Chickens cost per year?

Question:
I was wondering how much money do chickens cost per year. For food hay and vet checks. My family doesn't know how much money it will take for this stuff.

Also, include the cost of a chicken coop, waterer and a fence because we are planing to have free range chickens during the day.

Answer:

I am going to answer your question from the most economical way of starting out with chickens.

First, lets get the vet issue out of the way. If you will practice good sanitary methods keeping everything clean(chicken coop, waterers, feeders and chicken pen), you will for the most part never visit a vet.

Most people who raise chickens are checking on them at least once a day, and are aware of any changes in their behavior. If you find that you have a chicken that is sick, it will need to be separated from the flock and properly disposed of.

This may sound cruel but when a disease hits your flock it will usually wipe out all of your chickens. I am not trying to discourage you, if you keep things sanitary 95% of the time you will be fine.

Feed:

The amount of feed your chickens will eat will depend on the breed(s) you choose. Also, I noticed you said you would be free ranging during the day.

I to free range my birds, I have 12 birds(several different breeds) and they go through a 50 pound bag of feed every 4 to 5 weeks. I purchase my feed from tractor supply and it runs about $11.00 per bag.

Chicken coop:

I think you mentioned in your last question that you wanted to purchase one hen and a rooster.



Keep in mind if you are not going to raise fertile eggs for hatching you do not need a rooster for your hen to lay eggs. In your coop you should provide at least 4 to 5 square feet per chicken.

Since, You are only interested in a couple of birds I would suggest you build a chicken tractor. Check out the one we have featured on this web site. I spent $175.00 for all the material and built it over the weekend.

There are cheaper ways to get started, especially if you can find salvage lumber. Even though you are wanting only 2 birds now, build something a little larger, because you will probably want to add more birds later.

Bedding:

Using pine shavings or hay for 2 to 4 chickens will be very minimal. Maybe costing you 3 to 4 dollars a month.

Water and feeder:

I just purchased a 3 gallon waterer for $7.50 and a 10lb. feeder for $15.00 dollars at tractor supply. Again if this is out of your budget you can make your own.

Chicken run:
By using a chicken tractor you have your chicken run and coop right together.

I have seen people plan out every thing they need to start their own flock and patiently acquire these things over time for free. I think you need to look at what resources you have and figure it out.

Once you get your initial expenses paid for, the cost of raising chickens is very reasonable. Besides, they are one of the only pets that give back. Don't forget about all those fresh eggs.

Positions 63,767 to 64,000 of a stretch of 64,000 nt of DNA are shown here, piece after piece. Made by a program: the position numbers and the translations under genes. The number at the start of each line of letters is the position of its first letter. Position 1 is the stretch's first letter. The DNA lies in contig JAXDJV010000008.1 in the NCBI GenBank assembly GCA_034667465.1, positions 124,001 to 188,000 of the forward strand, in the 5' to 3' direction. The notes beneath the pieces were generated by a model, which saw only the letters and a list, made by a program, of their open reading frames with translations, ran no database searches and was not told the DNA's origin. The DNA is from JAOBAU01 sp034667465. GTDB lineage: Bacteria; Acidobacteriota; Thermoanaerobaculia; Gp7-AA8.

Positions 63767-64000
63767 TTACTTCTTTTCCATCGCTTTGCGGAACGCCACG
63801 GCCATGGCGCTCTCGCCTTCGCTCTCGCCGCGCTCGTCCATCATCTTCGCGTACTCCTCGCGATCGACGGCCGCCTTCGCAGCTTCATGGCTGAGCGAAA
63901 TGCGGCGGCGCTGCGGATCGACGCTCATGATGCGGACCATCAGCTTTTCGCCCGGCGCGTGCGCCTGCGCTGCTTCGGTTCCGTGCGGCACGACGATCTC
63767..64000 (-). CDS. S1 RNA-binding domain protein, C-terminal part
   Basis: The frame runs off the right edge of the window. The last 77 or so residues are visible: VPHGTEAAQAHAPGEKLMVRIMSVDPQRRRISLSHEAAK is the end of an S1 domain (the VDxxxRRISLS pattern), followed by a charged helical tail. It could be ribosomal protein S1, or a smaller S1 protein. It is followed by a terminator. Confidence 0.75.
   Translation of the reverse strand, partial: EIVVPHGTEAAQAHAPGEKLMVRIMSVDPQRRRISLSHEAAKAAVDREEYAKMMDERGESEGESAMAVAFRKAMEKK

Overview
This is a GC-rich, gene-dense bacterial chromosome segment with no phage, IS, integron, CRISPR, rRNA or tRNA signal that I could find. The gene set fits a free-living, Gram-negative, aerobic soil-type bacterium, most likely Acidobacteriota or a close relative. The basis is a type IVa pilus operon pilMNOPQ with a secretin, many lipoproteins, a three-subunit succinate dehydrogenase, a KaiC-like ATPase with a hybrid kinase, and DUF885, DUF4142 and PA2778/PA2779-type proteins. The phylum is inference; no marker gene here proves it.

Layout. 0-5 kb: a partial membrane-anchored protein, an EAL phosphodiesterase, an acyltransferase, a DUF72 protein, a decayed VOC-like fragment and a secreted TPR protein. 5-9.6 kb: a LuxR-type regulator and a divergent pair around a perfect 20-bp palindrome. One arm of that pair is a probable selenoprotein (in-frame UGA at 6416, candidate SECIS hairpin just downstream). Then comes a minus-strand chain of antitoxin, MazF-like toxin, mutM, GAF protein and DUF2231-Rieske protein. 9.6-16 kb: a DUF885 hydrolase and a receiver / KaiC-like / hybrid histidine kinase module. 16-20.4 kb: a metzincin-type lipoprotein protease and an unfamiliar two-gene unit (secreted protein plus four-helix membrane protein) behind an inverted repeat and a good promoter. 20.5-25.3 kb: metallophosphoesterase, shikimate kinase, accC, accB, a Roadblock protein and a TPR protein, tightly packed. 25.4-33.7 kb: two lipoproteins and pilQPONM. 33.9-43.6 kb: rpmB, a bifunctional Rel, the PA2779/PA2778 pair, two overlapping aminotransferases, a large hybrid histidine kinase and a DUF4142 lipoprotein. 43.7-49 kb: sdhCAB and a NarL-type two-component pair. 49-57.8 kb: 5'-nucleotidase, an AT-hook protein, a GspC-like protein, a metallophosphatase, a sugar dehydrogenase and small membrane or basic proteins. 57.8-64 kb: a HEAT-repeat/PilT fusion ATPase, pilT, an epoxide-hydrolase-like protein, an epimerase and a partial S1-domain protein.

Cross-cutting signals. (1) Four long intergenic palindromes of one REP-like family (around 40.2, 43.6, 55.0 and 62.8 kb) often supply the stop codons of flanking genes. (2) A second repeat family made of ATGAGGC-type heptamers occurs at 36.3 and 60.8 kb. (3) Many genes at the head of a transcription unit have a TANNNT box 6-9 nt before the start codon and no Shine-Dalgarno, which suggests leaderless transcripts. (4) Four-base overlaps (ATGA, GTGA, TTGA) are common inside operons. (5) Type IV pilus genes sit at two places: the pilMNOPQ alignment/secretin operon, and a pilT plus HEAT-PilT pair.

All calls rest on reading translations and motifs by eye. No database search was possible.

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Comments for Chickens cost per year?

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Sep 09, 2009
Great Question
by: ◊Chicken lover◊

That question was the same one I asked! I find that question Important because you neverknow:) Bye!

Sep 09, 2009
Same here!
by: Anonymous

I'm going to say the same as Chicken lover ^^

Feb 25, 2011
Ohio
by: Sharon

That's a hard question to answer. Feed prices seem to be on a steady rise. The layer mash I was buying at a local mill has gone from $6/ 50lb, to almost $11 in the last year!

I spent about $1000 on fencing, lumber and roofing materials to build a good high fence and refit an existing out building for the coop.

When thinking about keeping chickens, I would suggest figuring out how much you could afford each month for feed and care and how much you could afford to spend to make a safe and healthy environment, plus feeders, plus water containers, and the cost of purchasing the chickens.

The next step would be to go to the local suppliers of all these goods and price everything.

I've found Craigslist a good source for buying chickens from local breeders. If you want to raise chicks you will need a brooder and there is cost of electricity to plan in, if you are on a tight budget.

I prefer buying pullets (yearling hens) ready to start laying. I've paid about $5 each for them, which is probably less than it cost to raise them from chicks.

Feed prices vary, depending on quality of feed. Organic is the healthiest for the chickens and eggs. There is good reason why they are often $6 / doz at the grocery store, especially free range organic.

Hens lay an egg about every 30 hours, but not all year. You will want to decide how many eggs your family needs or wants on a regular basis and figure how many hens it will take.

Two or three chickens per person will probably provide all you need most of the year. Hens lay a lot in the spring and summer. Unless you provide artificial light in the coop, egg production can slow down in the fall and winter months.

A rough estimate, based on how I feed my chickens (not organic as we don't have a local supplier), is about $2 / chicken / month.

I also buy wood shavings (on sale) to keep their coop clean and dry. I use much more in the winter, maybe $10/ month, and about $5 per month the rest of the year.

This fall and winter I've been supplementing their diet with black oil sunflower seeds for the added fat and protein.

My chickens free range, but during the fall molt and cold months I believe they need the added nutrition. That cost me about $.50 / chicken / month.

Hope this helps.


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